There is a quality that every leader who is going to lead over the long haul must have. That quality is resilience. Websters defines resilience this way: "The ability to become strong, healthy, or successful again after something bad happens." I would define leadership resilience as the ability to deal with hard situations and difficult people without becoming overly emotional, angry or cynical. It is also the ability to live with a soft heart but very thick skin and not to be discouraged by the inevitable challenges and personal attacks that leadership brings.

Leaders who lack resilience:

  • Become easily discouraged
  • Feel threatened and deflated when attacked
  • Become emotional when things don't go their way
  • Can become subject to depression and moodiness
  • Are often fearful
  • Can easily overact to situations that seem out of their control
  • Crack under pressure
I am an avid reader of biographies and would suggest that individuals like Winston Churchill, FDR, Ronald Reagan or Margaret Thatcher were individuals who personified resilience. Each of these were able to overcome regular difficulties, keep their cool and continue to lead. In the New Testament Paul certainly has this trait.

The test of leadership is not what happens when all is well but when all is hell. That is when the mettle of our souls and resolve is tested and where our resilience or lack of it becomes critical. When I hear leaders complain and feel sorry for themselves, express significant emotions, anger and frustration I often wonder if they have the resilience to lead well. 

Resilient ministry leaders usually have the following characteristics:

  • They have thick skin and have learned how to weather personal attacks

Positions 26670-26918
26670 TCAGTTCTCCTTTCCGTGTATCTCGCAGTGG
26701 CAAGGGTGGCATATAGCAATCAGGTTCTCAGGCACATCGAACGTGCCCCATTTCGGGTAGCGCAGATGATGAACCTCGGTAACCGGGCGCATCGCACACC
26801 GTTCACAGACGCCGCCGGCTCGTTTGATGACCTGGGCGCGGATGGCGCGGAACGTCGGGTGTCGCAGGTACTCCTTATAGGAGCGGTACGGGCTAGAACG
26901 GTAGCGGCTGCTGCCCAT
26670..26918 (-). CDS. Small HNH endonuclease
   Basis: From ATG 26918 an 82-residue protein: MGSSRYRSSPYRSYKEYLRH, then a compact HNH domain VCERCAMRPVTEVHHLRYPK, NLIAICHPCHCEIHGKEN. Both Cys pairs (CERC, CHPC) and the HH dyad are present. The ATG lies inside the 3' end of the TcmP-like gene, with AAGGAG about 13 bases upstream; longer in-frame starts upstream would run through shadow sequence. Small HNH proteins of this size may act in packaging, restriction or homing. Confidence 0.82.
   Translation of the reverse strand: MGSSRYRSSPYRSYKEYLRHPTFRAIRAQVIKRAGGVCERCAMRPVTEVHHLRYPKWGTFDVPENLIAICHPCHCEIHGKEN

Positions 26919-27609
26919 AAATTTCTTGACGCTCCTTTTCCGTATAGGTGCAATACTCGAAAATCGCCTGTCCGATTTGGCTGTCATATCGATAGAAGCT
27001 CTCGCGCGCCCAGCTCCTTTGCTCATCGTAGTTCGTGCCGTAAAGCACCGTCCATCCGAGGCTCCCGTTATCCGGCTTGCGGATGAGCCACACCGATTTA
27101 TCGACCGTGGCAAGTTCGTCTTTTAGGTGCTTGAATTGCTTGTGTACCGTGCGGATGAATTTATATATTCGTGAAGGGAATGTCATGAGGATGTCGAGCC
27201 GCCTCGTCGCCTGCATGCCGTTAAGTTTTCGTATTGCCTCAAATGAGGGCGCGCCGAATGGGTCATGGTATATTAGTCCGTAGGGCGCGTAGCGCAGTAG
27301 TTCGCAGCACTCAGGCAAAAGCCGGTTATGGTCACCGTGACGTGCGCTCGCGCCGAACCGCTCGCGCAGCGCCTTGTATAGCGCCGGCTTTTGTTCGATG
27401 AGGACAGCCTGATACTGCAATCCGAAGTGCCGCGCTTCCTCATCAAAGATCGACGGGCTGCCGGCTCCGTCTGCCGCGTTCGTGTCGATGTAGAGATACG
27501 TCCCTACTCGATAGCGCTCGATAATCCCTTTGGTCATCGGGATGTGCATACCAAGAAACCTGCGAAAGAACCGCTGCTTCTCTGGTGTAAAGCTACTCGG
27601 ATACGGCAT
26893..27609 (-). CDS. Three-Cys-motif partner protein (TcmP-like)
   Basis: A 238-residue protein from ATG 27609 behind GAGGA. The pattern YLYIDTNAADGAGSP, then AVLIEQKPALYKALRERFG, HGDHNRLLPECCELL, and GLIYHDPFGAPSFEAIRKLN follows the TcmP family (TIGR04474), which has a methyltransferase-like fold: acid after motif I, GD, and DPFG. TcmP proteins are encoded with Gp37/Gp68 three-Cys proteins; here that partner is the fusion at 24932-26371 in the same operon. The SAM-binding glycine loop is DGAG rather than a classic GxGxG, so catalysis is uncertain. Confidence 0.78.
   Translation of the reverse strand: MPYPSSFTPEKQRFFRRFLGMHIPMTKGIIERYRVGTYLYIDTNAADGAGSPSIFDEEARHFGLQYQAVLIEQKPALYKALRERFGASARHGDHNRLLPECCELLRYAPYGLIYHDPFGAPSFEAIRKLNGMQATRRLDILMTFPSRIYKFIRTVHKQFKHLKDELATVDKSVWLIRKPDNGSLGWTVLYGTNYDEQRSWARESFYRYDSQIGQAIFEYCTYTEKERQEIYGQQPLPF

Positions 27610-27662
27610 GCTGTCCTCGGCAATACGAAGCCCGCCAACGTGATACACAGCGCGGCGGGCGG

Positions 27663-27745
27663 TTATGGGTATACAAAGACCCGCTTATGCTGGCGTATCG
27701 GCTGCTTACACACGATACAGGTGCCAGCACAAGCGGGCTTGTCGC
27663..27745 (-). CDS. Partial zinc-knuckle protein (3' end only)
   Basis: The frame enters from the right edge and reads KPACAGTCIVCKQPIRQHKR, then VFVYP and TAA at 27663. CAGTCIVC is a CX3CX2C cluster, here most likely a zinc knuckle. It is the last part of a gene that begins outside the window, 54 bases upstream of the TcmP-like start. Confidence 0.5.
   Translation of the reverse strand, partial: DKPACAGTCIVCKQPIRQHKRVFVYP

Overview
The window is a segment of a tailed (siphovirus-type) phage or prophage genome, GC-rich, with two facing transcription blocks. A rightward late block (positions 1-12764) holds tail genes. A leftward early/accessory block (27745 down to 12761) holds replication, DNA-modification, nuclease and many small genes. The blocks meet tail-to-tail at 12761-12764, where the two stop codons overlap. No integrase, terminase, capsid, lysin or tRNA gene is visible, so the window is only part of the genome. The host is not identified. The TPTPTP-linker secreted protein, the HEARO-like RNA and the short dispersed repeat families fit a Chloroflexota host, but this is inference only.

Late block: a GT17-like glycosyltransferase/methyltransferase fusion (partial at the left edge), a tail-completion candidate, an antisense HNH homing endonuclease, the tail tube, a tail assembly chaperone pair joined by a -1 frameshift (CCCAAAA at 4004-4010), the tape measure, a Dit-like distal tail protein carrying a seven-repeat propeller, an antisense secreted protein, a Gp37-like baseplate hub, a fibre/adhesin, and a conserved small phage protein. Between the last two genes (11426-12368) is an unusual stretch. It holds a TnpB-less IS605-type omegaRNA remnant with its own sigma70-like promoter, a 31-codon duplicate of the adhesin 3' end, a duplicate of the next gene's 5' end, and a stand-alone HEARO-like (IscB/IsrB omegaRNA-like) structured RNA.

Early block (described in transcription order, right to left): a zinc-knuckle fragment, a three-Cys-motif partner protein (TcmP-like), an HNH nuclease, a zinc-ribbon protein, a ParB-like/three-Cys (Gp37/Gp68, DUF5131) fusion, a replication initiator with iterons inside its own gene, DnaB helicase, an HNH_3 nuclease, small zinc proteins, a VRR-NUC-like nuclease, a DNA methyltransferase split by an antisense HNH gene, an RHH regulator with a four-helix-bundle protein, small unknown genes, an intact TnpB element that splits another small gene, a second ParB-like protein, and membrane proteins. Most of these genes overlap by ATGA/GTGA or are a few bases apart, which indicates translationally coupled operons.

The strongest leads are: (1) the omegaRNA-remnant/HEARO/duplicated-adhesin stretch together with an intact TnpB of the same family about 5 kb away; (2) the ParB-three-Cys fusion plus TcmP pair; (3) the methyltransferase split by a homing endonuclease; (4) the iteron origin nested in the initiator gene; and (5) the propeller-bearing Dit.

• They take the long view and know that the irritations of the moment will pass
  • Their self worth is not wrapped up in their leadership role and realize that leaders are often targets
  • Their focus is on the mission of the organization rather than on themselves 
  • They have learned to see the tough times as leadership challenges 
  • They are generally optimists and communicate hope to their team mates
  • They have a good team around them
  • They have a high view of God's sovereignty and therefore are able to trust Him
  • They have learned that anxiety is wasted energy and manage it well
Resilience can be learned and should grow over time as we recognize that the crises of the moment do pass, life does go on, the world does not fall apart and the worst possible case does not usually come to be. It has much to do with our perspective on God, on life, and ourselves. The more we focus on ourselves the less resilient we will be. The more we focus on the mission and on God the more resilience we will have.

Posted from Oakdale, MN

All of T.J. Addington's books including his latest, Deep Influence,  are available from the author for the lowest prices and a $2.00 per book discount on orders of ten or more.

  • Jun 26, 2015
  • Category: News
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